Those few scholars who attempt to render Genesis 1:1 as a dependent clause do so because they regard the first Hebrew word, bere’shith, as a “construct”9 form. In this case both construct and absolute share the same phonological form, hence the same spelling. However, the accentuation differs. The Masoretes accentuated the word as absolute, therefore to understand the clause in which it stands as dependent means disagreeing with the accentuation of the Masoretes.10 Semantically it means taking the root re’sh(ith) as a verbal noun (“the beginning of”) or a verb (“began”). Those who accept Masoretic accentuation take re’shith as a simple noun.
However, we do note that re’shith is anarthrous,11 which normally suggests an idiomatic or in some sense a close relationship between the prepositional particle be- and the noun re’shith. This feature is significant, since a parallel expression, bayom (literally: “in the day”), found throughout Scripture, is equivalent to the adverbial conjunction “when”. This suggests that bere’shith should not be taken as an adverbial conjunction plus verb (“when He began”), but as an adverb phrase (“at the beginning”, or “first of all”). It then follows from the syntax that in the semantics of Genesis 1:1 we must take re’shith as “beginning”, meaning “the beginning of the universe” and not as the action of God in “beginning to create”. So much for (i) the opening two verses of Genesis.
As for (ii), the verb tenses in Genesis 1, we begin with the syntactic problems in verse 2, given that verse 1 is an independent sentence. Here we have a verb form which differs from the majority of subsequent verbs in the chapter. This verb haythah is in the perfect form of the verb “be” in Hebrew, and is feminine, agreeing with “earth” in both verses 1 and 2. It is equivalent to English “was”.
Syntactically, the first item in the verse is not the verb, but the word we-ha’arets, in which the initial we- is translated “and” in many Bibles. Hebrew scholars describe this particle as “waw circumstantial”, as opposed to “waw consecutive”, the form opening verse 3. But the former is not strictly equivalent to “and” in English and is better translated as in the New International Version and other translations, that is, as “now”.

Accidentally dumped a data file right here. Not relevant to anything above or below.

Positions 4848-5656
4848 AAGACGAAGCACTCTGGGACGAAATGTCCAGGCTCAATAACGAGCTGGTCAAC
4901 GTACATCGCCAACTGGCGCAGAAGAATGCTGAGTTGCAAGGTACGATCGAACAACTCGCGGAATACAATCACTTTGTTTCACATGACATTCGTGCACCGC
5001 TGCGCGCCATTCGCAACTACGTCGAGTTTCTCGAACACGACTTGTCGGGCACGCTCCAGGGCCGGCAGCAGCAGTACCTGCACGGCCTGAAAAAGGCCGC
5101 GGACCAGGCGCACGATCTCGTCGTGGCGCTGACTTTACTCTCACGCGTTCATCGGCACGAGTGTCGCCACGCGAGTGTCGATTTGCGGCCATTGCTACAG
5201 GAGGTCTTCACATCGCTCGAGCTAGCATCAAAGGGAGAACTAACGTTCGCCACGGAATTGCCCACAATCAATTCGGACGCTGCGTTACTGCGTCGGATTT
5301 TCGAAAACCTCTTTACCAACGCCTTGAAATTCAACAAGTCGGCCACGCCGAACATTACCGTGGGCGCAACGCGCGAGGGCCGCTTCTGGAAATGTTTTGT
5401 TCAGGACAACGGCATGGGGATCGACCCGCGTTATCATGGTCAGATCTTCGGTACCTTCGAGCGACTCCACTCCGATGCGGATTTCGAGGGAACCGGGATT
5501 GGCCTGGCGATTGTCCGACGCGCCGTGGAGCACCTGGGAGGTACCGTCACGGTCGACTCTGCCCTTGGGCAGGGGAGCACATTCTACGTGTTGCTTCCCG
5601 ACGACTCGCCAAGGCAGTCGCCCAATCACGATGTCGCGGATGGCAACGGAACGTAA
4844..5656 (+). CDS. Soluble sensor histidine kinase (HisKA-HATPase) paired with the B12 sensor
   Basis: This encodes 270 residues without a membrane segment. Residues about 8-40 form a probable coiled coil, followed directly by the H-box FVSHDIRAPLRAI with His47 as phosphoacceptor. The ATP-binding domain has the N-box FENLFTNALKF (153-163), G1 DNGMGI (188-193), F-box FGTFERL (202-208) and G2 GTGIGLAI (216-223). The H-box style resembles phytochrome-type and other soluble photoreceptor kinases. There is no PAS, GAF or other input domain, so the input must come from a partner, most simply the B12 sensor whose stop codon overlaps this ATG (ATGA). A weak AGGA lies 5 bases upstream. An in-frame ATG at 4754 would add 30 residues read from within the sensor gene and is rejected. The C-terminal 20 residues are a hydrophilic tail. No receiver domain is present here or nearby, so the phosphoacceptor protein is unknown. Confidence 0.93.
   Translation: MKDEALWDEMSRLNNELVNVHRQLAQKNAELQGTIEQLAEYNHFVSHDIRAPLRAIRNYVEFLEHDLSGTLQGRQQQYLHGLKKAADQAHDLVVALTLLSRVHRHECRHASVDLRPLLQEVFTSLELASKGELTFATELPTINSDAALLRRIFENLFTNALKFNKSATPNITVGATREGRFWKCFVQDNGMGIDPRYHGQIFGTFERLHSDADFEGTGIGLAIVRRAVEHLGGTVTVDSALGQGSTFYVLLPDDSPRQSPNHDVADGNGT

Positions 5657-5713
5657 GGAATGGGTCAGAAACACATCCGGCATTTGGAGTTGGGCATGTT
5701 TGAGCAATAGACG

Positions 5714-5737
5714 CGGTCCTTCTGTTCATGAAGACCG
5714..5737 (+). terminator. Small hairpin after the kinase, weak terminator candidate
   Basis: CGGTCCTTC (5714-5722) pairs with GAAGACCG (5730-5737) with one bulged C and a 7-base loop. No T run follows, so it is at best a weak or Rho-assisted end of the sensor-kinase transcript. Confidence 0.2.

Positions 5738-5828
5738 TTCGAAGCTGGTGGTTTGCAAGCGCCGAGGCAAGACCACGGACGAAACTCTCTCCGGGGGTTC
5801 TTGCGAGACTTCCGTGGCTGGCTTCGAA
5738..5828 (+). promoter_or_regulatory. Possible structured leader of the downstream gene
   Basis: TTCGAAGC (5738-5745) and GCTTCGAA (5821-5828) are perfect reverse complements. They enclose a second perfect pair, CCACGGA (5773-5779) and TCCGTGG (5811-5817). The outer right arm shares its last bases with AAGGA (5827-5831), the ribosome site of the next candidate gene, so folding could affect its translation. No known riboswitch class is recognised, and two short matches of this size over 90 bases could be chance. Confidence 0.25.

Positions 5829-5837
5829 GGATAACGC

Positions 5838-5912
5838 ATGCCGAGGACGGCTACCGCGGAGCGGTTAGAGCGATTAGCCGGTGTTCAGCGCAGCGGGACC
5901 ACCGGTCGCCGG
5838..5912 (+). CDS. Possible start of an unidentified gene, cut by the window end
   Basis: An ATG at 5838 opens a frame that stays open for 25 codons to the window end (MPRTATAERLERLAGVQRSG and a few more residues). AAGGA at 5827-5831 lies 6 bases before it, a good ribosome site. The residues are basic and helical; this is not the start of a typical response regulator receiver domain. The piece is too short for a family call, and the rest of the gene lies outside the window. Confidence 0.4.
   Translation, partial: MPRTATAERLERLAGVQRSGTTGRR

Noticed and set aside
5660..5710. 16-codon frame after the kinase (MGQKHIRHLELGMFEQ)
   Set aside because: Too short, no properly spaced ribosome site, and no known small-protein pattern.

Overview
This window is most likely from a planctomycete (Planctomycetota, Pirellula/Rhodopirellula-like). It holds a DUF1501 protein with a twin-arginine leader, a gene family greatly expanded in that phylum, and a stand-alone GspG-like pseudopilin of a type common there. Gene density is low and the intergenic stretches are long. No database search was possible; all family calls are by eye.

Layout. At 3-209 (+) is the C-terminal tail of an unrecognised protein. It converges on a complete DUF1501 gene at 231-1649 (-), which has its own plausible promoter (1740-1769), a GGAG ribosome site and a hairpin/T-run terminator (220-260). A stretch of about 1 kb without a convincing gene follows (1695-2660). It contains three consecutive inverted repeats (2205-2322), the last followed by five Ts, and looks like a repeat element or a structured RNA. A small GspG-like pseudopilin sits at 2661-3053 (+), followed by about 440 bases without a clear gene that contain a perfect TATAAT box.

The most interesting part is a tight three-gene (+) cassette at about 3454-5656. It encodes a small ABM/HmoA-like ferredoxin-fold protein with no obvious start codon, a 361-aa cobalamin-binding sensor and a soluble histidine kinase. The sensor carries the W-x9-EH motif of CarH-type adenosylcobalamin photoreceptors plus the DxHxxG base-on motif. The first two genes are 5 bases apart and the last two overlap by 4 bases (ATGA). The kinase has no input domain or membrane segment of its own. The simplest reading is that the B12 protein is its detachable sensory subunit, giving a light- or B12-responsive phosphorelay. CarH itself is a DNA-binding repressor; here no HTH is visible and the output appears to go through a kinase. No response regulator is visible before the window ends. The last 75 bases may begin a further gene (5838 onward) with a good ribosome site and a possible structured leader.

This waw circumstantial is typically (as is the case here) attached to a following noun and not to a verb. Thus we have literally, comparing verses 2 and 3:
- Now the earth was, . . (Hebrew form we- + noun)
- And said God … (Hebrew form wa- + verb)
Thus the first clause in verse 2 is circumstantial, while the first clause in verse 3 is consecutive. The event in verse 3 happened after the situation in verse 2, whereas the situation in verse 2 represents circumstances obtaining when creation was at its beginning.
We therefore derive the full meaning from the form of the particle waw and from the order of words. For consecutive events as well as for single events the verb precedes the noun, but for circumstantial statements the noun precedes the verb when the noun is the centre of attention. Word order is as important in Hebrew as it is in English.12
|This is parallel to:|
|Now the earth||was||formless||and empty|
Note the same form of the waw particle, the same word for “was” and the same initial word order.
Verbs and Genesis 1:14–16
On the other hand, in Genesis 1:14 we clearly have events that are consecutive. After the third day’s evening-morning God said: “Let light-bearers be … ” and the next event in verse 15: “it was so”.13
The status, then, of each clause can be gleaned from the introductory waw where one exists. The events of the Creation Week are consecutive where the verb is not jussive (“Let … be”), cohortative (“Let us … ”), imperative or infinitive.